Monday marked Connecticut's first official heat wave of the summer. As temperatures reached 90 degrees for the third day in a row, people across the state looked for ways to cool off.
From public swimming pools to beaches, safety protocols are in place for people looking to beat the heat. This is what you can expect.
Public Swimming Pools
Town pools in both Avon and Simsbury are now open, but with restrictions and changes. The pools are open for residents only and are operating at a limited capacity to ensure social distancing.
"If we were not comfortable and able to provide a safe environment, we would not have opened," said Ruth Checko, Director of Recreation and Parks for the Town of Avon.
Checko said that day passes are not available for the pool. People need to purchase a membership online. Safety signs are hanging through out the facility and guests have to wear masks while walking around.
Staff members will be monitored for symptoms of COVID-19 and, according to Checko, high touch areas will be disinfected often. People are also asked to follow distancing markers on the ground. A full list of rules can be viewed here.
Simsbury guests are also asked to follow distancing markers put in place throughout the facility. Admission to the pool is by pre-paid reservation only. There are no walk-up visitors allowed, according to the town's website.
New London's Ocean Beach Park
New London's Ocean Beach Park has had a busy season so far. The beach is open for the summer at a limited capacity.
"It is unbelievable. We are seeing people enjoy themselves. I never realized how much I missed it," said David Sugrue, Manager of Ocean Beach Park. "It is just a little bit of normalcy. It is so appreciated."
People at the beach are asked to wear face coverings while visiting the concessions, in the restrooms or at any of the attractions. While lifeguards are focused on the water, Sugrue said that other staff members are monitoring the beach to make sure people are staying 15 feet apart from other groups of beach-goers.
The beach is open at 30 percent capacity, but the swimming pool is not open.
"The pool attracts too many people, especially from out of town. If we open that we are just going to attract masses," said Sugrue. "It is also challenging to operate under the guidelines right now. You have to guarantee social distancing.”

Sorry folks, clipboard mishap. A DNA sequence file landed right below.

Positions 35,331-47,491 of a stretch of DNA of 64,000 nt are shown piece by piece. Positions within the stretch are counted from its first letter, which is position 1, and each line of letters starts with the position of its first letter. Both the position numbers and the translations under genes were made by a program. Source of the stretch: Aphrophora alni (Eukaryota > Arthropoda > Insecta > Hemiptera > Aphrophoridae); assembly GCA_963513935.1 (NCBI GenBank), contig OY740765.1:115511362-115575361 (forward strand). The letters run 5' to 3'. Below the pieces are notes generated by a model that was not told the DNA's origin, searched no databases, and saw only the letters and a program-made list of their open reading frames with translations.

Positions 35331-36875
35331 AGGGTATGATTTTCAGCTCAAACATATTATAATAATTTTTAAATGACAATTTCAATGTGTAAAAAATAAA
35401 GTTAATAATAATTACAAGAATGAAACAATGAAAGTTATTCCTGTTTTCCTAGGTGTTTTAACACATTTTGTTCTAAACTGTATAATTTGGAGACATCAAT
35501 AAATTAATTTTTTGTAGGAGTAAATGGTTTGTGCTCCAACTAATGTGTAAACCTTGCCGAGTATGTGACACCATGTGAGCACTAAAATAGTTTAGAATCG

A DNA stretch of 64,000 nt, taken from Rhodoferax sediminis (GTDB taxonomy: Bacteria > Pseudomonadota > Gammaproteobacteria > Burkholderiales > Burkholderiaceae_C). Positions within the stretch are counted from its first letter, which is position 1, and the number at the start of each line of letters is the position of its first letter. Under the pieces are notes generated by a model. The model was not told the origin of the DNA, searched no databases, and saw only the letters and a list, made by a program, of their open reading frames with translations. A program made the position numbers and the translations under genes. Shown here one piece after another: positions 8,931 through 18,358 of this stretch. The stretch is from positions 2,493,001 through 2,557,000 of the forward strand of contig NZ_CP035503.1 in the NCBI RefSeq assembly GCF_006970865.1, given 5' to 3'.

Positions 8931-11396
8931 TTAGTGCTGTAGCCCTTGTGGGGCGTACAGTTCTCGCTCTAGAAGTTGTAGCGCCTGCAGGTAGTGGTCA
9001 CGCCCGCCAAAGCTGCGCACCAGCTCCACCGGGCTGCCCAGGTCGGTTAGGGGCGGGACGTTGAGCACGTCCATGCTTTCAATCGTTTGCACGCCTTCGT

No rides are open at this point, but Sugrue said that by next week they hope to have some of the rides and the water slides operational.
The park has been reaching capacity on a regular basis. Sugrue said that they keep their phone lines and Facebook page updated with information so that people know when the beach has reached capacity.
"Our message is don’t come here from a distance because we are spending a lot of time directing people away from the park and there is nothing worse than seeing kids in the back seat and I have to be the guy to tell them no," said Sugrue.
The beach is open to anyone, not just residents of New London. There is a fee.
Spaulding Pond Beach in Norwich
The only public swimming hole in the City of Norwich opened last week for the summer season. There is now a COVID-19 seating plan in place at Spaulding Pond Beach. Groups are asked to sit at orange stakes which are spaced out 15 feet apart.
Signs from the state and from the Ledge Light Health District line the beach area, reminding guests to stay home if they do not feel well. People can use a changing room, but they have to see a lifeguard in order to use it. The changing rooms are cleaned between use.
The beach is open to both residents of Norwich and non-residents. There is no fee.
Shoreline state park beaches are the only state swimming areas open for the 2020 swimming season at this point. According to the Department of Energy and Environmental Protection, Inland swimming areas are closed and will not be tested for water quality reports.